Achoo! If you’re allergic to anything, you know just how annoying it is when something triggers your allergies and you start sneezing left and right. Sometimes, you can pinpoint the reason and identify exactly what caused the reaction. But there are times when it seems like a mystery, and the culprit could very well be something you’re least expecting – your bed.
Yes, your bed. Now we know how much you love your bed, and we know that you spend one-third of your day, every single day, in it. Now if your bed is the source of allergens, and you’re spending so much time sleeping in it, then that’s probably why it could very well be the problem.
Why your bed might be the culprit
A normal mattress can contain tens of thousands of dust mites, and a single dust mite can produce around 20 droppings of waste in a day. Now imagine having all of that in your mattress without you knowing, because you can’t see it and the only way you’ll know it’s there is if you have an allergic reaction.
Unfortunately, many people are allergic to a certain protein in the dust mite feces, and if you combine this with the dead skin and other allergens in the mattress, it’s definitely a recipe for disaster.
Dust mites don’t bite, but they can trigger allergies and asthma. If you’re allergic to dust mites, it’s not just sneezing you should worry about either. Other signs of dust mite allergies include itchiness, eczema, red or watery eyes, a runny nose, shortness of breath, wheezing, and many others.
Now if your bed is the culprit, your allergic reaction definitely won’t go away until you do something about it. Replacing your mattress with a good mattress such as Leesa mattress is the best way to solve the problem, but if you don’t want to go as extreme, there are other ways to go about it.
What you can do about it
The good news is, there are steps you can take to minimize the allergic reaction that you’re getting from your bed:
1. Consider going hypoallergenic.
There are people who are extra sensitive to everything, so even if your mattresses didn’t have dust mites, they could still elicit an allergic reaction because of a number of things – the material the mattress is made of, for instance.
You can always opt for hypoallergenic mattresses, which have been designed to ensure that everything you sleep in is allergen-free. Aside from the mattress, you can also get hypoallergenic bedding, hypoallergenic pillows, hypoallergenic comforters – you get the picture.
2. Cover up.
If you don’t want to get a special, hypoallergenic mattress, you can also make everything allergen-proof by covering up. Dust mite covers can be used to encase your bedding, especially your mattress and your pillows.
Using some sort of mattress pad or covering to protect your bedding will not only keep dust mites away, it also protects your mattress from sweat and spills.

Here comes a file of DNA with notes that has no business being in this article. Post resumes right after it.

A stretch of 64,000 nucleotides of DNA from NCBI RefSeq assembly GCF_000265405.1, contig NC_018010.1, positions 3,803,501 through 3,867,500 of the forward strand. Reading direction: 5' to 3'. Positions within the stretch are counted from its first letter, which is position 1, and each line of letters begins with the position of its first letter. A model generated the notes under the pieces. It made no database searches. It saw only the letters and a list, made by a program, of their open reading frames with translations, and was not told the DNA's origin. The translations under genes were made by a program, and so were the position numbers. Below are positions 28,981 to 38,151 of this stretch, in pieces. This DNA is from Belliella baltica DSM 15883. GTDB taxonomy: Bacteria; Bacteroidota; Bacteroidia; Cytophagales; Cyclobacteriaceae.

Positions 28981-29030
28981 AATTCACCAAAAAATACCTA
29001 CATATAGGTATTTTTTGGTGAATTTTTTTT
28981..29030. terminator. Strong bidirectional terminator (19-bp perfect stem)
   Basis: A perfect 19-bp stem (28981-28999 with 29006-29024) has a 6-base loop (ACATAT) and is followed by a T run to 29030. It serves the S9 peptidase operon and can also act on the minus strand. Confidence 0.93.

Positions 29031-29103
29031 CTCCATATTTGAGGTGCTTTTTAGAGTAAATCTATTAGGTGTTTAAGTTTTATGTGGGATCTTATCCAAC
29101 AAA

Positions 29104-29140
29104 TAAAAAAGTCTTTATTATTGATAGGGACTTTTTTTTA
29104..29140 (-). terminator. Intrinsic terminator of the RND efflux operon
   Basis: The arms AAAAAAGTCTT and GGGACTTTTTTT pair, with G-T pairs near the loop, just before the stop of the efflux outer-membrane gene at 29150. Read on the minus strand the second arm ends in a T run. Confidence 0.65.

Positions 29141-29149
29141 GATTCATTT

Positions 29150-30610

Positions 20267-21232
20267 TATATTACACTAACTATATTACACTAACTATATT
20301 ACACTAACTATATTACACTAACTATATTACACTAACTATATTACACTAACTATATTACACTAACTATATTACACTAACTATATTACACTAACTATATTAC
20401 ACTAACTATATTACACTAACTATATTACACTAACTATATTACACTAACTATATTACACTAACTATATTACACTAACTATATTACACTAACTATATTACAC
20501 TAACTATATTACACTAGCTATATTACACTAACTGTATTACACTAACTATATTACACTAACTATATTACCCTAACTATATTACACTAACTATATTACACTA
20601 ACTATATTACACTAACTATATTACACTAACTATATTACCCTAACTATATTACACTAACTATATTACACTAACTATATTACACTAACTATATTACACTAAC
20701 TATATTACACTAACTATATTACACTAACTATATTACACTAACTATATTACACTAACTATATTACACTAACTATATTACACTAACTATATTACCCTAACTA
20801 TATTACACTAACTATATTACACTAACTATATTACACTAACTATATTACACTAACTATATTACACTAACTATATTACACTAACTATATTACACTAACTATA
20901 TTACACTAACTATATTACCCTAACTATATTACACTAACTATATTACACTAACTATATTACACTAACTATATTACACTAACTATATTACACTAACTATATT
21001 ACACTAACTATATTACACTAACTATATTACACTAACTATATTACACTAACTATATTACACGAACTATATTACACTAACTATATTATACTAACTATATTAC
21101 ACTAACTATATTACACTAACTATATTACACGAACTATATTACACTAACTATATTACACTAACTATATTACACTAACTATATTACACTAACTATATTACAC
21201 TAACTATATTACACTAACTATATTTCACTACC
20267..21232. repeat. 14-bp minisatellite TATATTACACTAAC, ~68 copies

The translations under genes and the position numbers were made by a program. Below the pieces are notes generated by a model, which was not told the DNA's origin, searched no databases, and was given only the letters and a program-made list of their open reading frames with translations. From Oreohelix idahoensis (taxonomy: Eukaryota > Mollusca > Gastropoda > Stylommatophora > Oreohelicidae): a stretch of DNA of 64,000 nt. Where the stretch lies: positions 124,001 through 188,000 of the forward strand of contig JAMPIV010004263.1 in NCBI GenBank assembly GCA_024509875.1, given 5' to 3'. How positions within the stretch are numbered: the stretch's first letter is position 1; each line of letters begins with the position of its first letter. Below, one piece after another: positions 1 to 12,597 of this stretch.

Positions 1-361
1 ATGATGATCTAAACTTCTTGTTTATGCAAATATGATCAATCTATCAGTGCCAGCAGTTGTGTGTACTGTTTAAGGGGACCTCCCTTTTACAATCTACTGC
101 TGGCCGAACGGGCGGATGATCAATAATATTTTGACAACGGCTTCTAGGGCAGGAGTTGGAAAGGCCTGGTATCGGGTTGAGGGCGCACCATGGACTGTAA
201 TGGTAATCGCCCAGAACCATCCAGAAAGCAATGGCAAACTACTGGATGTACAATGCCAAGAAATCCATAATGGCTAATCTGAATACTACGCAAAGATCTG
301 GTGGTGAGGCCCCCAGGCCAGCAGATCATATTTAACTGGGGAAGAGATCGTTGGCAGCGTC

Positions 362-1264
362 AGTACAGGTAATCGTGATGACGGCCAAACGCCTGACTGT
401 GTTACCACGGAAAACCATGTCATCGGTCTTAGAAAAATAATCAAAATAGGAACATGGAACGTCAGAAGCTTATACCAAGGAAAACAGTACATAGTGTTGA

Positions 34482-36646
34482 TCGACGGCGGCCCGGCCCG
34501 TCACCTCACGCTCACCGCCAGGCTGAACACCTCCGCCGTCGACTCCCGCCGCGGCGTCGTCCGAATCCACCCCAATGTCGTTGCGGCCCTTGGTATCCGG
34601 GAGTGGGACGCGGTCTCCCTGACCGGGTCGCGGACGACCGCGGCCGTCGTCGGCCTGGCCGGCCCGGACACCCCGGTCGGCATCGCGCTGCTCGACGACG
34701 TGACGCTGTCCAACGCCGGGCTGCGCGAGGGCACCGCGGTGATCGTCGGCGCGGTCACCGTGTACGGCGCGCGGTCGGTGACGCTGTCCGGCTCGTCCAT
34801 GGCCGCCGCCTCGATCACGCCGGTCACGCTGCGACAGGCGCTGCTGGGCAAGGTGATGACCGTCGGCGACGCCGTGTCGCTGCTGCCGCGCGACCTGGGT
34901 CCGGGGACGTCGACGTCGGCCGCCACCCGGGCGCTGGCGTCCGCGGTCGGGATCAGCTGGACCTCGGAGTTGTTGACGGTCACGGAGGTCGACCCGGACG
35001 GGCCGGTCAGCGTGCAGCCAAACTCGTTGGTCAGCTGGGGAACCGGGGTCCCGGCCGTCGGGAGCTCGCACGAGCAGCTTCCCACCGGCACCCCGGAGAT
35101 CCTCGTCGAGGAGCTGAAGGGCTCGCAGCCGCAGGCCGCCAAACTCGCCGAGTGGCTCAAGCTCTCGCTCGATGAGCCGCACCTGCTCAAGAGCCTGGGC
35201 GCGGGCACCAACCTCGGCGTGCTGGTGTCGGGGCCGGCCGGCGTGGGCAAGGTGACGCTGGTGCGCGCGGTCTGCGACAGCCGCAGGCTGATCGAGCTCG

3. Know what to stay away from.
You don’t have to go hypoallergenic, but at least know what you should avoid. If you know you suffer from a lot of allergies, stay away from coil and spring mattresses as much as possible. That’s because the inner cavity found in coil mattresses is perhaps the perfect place where dust mites, dust mite feces, and dead skin cells can accumulate.
The loosely constructed layers in coil/spring mattresses make them an allergen magnet. You should also stay away from quilted tops as well as carpets on the floor if you can, as they can also attract dust mites.
4. Wash your bedding regularly.
Even if you think your mattress is clean, it’s not. Dust mites, dead skin cells, and other allergens are often invisible to the naked eye. And even if you make sure you’re as clean as can be before lying down on your bed, you can still be bringing all kinds of unwelcome elements to it – dust, bacteria, and others.
Washing your bed linens regularly, at least once every 10 days, is the only way to ensure that you’re minimizing the risk. This includes all your bedding as well as stuffed toys if you have them on your bed.
5. Clean as you go.
It goes without saying that if you want a clean sleeping environment, it’s not just the mattress or bedding that you should be looking at. It’s just as important to make sure that your entire bedroom is free from dust, especially if your floor is carpeted.
Vacuuming your room at least once a week should be a habit, and you should also pay attention to the other things in your room that could be collecting dust. Your windows as well as your curtains are also very prone to dust so you should look into it as well.